Cap charging & discharging

Discussion in 'General Electronics Chat' started by aamirali, Apr 10, 2012.

  1. aamirali

    Thread Starter Member

    Feb 2, 2012
    415
    1
    I have a voltage source connected to resistor, as in figure. Lets say i have 1.5V dc, 10K & 1nF.
    1. Cap will charge >90% in 5*R*C.
    2. Cap will also get 1.5v. Rough approx.
    3. Now if my voltage source starts to fall & get 1V. So now cell=1V, cap=1.5v . What will happen now, how to analyse the ckt.
     
  2. #12

    Expert

    Nov 30, 2010
    16,298
    6,810
    Vo = dV x (e^ -t/RC)
    Volts out equals change in voltage times e to the negative time over (resistance times capacitance)

    In this case, Volts out = (Volts on capacitor at the start) minus? change in volts times e to the -t/RC

    unless I flopped a minus sign. If you calculate more than the battery voltage, switch a minus to a plus
     
  3. Wendy

    Moderator

    Mar 24, 2008
    20,766
    2,536
    The math works, but so does the graphical approach...

    [​IMG]

    5TC = 99.3%, give or take.

    This is from a thread I had about a year ago on RC time curves.

    RC oscillators like the 555 live or die by this math.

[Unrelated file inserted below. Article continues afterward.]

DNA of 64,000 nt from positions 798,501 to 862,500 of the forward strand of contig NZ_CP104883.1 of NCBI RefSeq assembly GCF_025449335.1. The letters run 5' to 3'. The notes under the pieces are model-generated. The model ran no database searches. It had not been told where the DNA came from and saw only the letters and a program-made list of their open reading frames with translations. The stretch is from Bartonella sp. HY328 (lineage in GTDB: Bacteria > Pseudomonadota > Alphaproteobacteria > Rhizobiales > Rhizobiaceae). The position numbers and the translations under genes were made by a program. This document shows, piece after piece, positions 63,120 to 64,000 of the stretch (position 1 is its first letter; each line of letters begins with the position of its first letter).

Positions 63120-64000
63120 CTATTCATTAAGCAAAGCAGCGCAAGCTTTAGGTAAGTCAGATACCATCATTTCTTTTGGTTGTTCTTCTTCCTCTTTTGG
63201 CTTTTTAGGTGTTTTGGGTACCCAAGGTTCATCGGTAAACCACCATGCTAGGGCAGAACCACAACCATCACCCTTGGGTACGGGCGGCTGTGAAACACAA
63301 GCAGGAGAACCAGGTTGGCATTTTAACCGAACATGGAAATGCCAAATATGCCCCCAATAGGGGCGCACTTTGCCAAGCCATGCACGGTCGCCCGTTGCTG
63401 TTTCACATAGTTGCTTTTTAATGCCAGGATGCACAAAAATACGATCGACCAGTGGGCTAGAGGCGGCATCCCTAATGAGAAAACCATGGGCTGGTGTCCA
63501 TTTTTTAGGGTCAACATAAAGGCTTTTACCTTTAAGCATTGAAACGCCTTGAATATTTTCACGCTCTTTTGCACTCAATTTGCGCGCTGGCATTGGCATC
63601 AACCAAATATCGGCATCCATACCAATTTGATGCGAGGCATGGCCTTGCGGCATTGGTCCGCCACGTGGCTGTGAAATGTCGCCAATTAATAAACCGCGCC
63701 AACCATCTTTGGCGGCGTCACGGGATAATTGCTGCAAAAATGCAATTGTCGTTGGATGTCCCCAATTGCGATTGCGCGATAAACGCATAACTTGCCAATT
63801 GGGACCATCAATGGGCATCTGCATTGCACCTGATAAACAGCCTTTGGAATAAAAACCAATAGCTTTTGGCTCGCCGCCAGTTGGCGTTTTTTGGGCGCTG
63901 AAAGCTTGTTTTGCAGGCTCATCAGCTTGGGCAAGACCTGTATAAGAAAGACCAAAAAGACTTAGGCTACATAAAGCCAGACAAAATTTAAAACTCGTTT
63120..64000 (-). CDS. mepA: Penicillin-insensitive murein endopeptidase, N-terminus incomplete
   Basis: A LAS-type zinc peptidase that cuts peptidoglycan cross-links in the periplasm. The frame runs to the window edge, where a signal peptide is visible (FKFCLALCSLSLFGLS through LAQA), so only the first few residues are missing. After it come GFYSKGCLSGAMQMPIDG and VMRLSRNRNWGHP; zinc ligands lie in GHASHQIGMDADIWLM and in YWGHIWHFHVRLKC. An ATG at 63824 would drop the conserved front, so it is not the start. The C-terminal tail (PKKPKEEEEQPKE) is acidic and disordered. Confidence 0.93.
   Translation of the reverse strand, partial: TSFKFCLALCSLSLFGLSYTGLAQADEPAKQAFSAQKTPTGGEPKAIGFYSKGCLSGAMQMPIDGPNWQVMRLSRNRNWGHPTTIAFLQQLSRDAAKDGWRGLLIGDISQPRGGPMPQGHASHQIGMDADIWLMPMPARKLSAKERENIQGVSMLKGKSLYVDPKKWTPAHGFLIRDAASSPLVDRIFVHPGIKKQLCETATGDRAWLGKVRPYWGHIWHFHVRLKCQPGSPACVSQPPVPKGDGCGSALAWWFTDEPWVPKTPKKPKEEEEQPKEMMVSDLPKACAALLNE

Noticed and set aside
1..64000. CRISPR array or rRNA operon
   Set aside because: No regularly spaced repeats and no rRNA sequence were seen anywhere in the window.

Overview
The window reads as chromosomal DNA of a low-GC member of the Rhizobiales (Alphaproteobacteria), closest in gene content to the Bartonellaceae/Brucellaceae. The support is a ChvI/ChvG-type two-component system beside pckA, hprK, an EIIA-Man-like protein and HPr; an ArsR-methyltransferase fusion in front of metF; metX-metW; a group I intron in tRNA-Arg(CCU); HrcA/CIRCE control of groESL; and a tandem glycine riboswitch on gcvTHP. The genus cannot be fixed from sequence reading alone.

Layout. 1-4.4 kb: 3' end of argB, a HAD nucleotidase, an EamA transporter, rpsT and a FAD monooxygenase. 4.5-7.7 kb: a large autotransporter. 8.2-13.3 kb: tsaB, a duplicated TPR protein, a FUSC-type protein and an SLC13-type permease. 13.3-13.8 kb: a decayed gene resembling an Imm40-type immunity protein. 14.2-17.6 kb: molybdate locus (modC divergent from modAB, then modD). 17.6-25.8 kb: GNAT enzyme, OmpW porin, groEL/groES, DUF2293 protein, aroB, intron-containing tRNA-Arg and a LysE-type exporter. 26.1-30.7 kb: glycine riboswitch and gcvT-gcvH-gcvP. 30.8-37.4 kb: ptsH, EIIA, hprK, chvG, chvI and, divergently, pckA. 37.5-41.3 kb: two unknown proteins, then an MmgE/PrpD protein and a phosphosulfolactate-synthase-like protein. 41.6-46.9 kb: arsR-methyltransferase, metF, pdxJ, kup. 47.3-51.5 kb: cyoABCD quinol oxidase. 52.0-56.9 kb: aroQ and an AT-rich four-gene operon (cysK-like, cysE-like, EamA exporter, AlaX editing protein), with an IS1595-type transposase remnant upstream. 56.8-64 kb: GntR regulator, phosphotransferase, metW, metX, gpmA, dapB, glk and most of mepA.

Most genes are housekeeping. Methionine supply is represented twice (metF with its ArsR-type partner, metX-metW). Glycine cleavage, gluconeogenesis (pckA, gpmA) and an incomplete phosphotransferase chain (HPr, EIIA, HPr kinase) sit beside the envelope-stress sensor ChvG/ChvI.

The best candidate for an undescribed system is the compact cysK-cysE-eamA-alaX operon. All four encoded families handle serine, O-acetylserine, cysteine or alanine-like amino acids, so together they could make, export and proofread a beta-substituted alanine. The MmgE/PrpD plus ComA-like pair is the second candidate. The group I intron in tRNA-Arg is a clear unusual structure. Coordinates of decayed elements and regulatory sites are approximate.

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  4. crutschow

    Expert

    Mar 14, 2008
    13,016
    3,235
    Just remember that the capacitor will always charge (or discharge) to the new voltage with a exponential change between the old and new voltages based upon the RC time-constant.
     
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  5. ErnieM

    AAC Fanatic!

    Apr 24, 2011
    7,389
    1,605
    One formula that continues to come in handy is to compute the time between two arbitrary voltages in an exponential charge. This formula always works for an RC network:

     T= RC ln\frac{(Vss - Vi)}{(Vss - Vf)}

    Where:

    T = time to change between Vi and Vf
    R = resistance
    C = capacitance
    ln = natural log
    Vss = Steady State voltage (what the voltage goes to if you wait forever)
    Vi = initial (starting) voltage
    Vf = final voltage
     
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  6. #12

    Expert

    Nov 30, 2010
    16,298
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    Thanks. That form covers the scenario when Vi is not zero.
     
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